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Kelly McGonigal; The Upside of Stress

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So, what exactly is courage? Is it the absence of fear? No, philosopher Brian Johnson tells us.  It’s feeling the fear…  And then getting on with it.  Doing what needs to be done.   Brian argues this is the mindset to cultivate as we show up in life. Yes, there will be challenges. Expect obstacles, he tells us. Then, get on with it. Feel the fear. Then, do what needs to be done.   Doing so requires…

1: Many of us view our sweaty palms, our need for moral support, or our rumination after a stressful experience as excessive “stress symptoms.” Perhaps we see these signs and believe we aren’t handling stress well. And, we think stress is something we need to recover from. As with so many aspects of stress, we are wrong, Kelly McGonigal writes in her powerful book The Upside of Stress. “The last stage of any stress response is recovery, when…

1: Reva and her husband, Lakshman, took Kelly McGonigal’s New Science of Stress course together.  After the last class, they flew to Australia to see one of their daughters, who was expecting a baby. “Lakshman suffers from heart disease, and one of the symptoms is obstructive sleep apnea,” Reva explains in Kelly’s powerful book The Upside of Stress.  “He needs to use a continuous airway pressure machine on flights to maintain adequate oxygen.  The machine has to be…

1: Imagine participating in a stressful group task where we compete with strangers in a mock job interview and tests of cognitive ability.  The study maximizes two aspects of stress: the pressure to perform and the threat of being compared with others, Kelly McGonigal shares in The Upside of Stress. Immediately afterward, we play the Trust Game. We are given $100. The other player, a total stranger, is given zero dollars. If we choose to not trust the stranger, that…

1: Do we believe all meaningful problems are deeply rooted and difficult to change.” David Yeager, a mindset researcher at the University of Texas at Austin, shares a story which reveals how deep people’s skepticism can run about the power of short interventions to improve people’s lives. This week we’re examining multiple studies which show our mindset, or how we think about something, can have a profound impact on our well-being, longevity, and physical health…

1: Two-thirds of the housekeepers in Stanford Professor Alia Crum’s study believed they weren’t exercising regularly. One-third said they got no exercise at all. “Their bodies reflected this perception,” Kelly McGonigal notes in The Upside of Stress. “The average housekeeper’s blood pressure, waist-to-hip ratio, and body weight were exactly what you’d expect to find if they were truly sedentary,” Their perception was their reality. 2: Four weeks later, Alia checked in with the housekeepers. “Those who had been informed…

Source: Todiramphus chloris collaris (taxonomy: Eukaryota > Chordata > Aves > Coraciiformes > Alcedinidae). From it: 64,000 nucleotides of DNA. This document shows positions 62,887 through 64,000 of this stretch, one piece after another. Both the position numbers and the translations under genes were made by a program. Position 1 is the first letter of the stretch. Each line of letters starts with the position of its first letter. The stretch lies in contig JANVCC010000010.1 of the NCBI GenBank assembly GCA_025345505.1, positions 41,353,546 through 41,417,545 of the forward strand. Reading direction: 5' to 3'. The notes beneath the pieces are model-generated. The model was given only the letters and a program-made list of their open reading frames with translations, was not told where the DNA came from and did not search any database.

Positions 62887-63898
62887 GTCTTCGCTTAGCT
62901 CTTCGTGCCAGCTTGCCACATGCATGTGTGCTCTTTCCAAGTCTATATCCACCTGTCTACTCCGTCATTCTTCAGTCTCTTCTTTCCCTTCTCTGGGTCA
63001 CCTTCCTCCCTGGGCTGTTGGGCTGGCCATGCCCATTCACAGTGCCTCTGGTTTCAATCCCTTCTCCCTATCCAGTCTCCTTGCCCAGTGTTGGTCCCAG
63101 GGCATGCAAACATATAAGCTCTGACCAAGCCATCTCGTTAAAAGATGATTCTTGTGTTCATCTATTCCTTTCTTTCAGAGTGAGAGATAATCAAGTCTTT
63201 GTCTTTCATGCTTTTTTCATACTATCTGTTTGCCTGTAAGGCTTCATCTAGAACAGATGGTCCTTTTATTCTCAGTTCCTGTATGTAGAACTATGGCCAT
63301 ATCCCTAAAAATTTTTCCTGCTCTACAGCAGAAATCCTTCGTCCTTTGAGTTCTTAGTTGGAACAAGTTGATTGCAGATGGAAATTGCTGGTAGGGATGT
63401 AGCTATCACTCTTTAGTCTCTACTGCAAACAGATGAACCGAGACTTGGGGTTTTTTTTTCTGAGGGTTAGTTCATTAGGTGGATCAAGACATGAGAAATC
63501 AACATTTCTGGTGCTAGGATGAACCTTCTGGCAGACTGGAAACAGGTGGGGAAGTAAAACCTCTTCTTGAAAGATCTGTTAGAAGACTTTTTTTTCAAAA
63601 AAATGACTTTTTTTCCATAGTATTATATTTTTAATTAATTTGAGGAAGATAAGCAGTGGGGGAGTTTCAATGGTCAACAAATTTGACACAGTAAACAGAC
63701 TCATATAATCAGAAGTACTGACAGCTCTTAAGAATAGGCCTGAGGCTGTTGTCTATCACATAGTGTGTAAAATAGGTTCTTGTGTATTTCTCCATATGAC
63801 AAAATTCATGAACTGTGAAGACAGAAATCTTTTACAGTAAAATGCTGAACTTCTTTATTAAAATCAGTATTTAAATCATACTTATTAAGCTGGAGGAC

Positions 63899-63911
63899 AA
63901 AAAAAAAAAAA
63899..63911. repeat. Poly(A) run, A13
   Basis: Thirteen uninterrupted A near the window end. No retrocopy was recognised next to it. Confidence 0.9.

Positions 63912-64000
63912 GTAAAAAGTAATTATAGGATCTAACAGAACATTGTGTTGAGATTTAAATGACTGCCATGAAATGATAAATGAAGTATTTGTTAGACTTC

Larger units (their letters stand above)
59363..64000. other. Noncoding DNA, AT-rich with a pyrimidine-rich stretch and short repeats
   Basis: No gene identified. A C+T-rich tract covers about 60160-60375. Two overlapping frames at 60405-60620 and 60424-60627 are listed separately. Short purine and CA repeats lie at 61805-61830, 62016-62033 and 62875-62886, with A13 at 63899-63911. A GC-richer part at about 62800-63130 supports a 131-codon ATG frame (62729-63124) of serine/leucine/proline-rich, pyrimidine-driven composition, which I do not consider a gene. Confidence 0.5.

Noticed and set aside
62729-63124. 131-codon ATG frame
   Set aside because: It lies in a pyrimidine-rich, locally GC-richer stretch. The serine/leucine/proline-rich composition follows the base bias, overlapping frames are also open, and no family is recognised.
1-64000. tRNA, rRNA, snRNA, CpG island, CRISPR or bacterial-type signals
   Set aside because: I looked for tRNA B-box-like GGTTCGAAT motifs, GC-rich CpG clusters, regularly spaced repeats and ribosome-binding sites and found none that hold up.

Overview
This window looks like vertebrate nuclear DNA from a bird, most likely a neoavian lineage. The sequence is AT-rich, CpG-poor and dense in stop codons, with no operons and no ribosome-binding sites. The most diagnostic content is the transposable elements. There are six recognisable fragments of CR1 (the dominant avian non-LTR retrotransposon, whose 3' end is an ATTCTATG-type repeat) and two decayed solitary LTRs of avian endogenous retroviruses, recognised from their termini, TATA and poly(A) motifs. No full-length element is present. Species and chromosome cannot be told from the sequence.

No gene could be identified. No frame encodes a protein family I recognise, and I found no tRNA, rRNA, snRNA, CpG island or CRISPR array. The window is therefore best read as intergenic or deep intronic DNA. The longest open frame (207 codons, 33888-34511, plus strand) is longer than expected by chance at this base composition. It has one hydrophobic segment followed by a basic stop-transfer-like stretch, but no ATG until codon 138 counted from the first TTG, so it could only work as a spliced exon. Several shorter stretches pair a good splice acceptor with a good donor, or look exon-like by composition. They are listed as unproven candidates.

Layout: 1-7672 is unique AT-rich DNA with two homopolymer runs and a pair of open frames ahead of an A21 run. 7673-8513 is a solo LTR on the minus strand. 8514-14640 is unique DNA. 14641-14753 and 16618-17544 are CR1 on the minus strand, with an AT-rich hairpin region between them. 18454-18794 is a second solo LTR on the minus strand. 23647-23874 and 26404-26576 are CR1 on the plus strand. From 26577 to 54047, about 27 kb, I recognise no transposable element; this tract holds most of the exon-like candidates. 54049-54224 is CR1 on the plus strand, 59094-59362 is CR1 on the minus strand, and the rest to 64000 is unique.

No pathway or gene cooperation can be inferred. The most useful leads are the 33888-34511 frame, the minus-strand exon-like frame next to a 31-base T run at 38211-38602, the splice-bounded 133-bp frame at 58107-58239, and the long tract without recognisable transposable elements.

1: Do people who have a positive attitude about aging live longer? The short answer? Yes. More than seven years longer, according to researchers at Yale University who followed middle-aged adults for twenty years. “Those who had a positive view of aging in midlife lived an average of 7.6 years longer than those who had a negative view,” writes Kelly McGonigal in her terrific book The Upside of Stress.   “To put that number in perspective, consider…

Yesterday, we looked at the powerful benefits of writing about our values. Let’s put this theory into action. When? Right now. This will take no longer than 12 minutes. Step one: What are your values?  Click on this link and pick your top three values.  Values are simply what you care about.  Your values are what you feel is important and meaningful.  They can be an attitude, a strength, or even a community you care…

Back in the 1990s a group of Stanford students agreed to keep journals over the winter break. “Some were asked to write about their most important values, and how the day’s activities related to those values,” writes Kelly McGonigol in The Upside of Stress.  “Others were asked to write about the good things that happened to them.”  Yesterday, we explored how our mindset drives our behavior. Our mindsets are also changeable. The new field of…

1: Scientist Alia Crum has an unusual track record of high-profile findings. “By changing how people think about an experience, she can change what’s happening in their bodies,” Kelly McGonigal observes in The Upside of Stress.  “Her work gets attention because it shows that our physical reality is more subjective than we believe.”  What is the single idea that motivates Alia’s research? How we think about something can transform its effect on us. Can a three-minute video about the positive…

1: What we’ve taught about stress is wrong, Kelly McGonigal argues in her terrific book The Upside of Stress.  Despite what we’ve been taught and told, the latest science shows stress by itself is not harmful.  However, believing stress is harmful to our health is toxic.  So, how do we transform our view of stress? Are there actions we can take when we feel overwhelmed to direct our stress? The short answer? Yes. Step one is to…

1: It was 2008. The economy was in free fall. “The financial industry is a notoriously stressful place to work,” Kelly McGonigal writes in The Upside of Stress. “One study found that within ten years of entering the industry, 100 percent of investment bankers developed at least one condition associated with burnout, such as insomnia, alcoholism, or depression.” The 2008 economic collapse ratcheted up the pressure: “Financial workers reported significantly greater workplace stress, fear of layoffs,…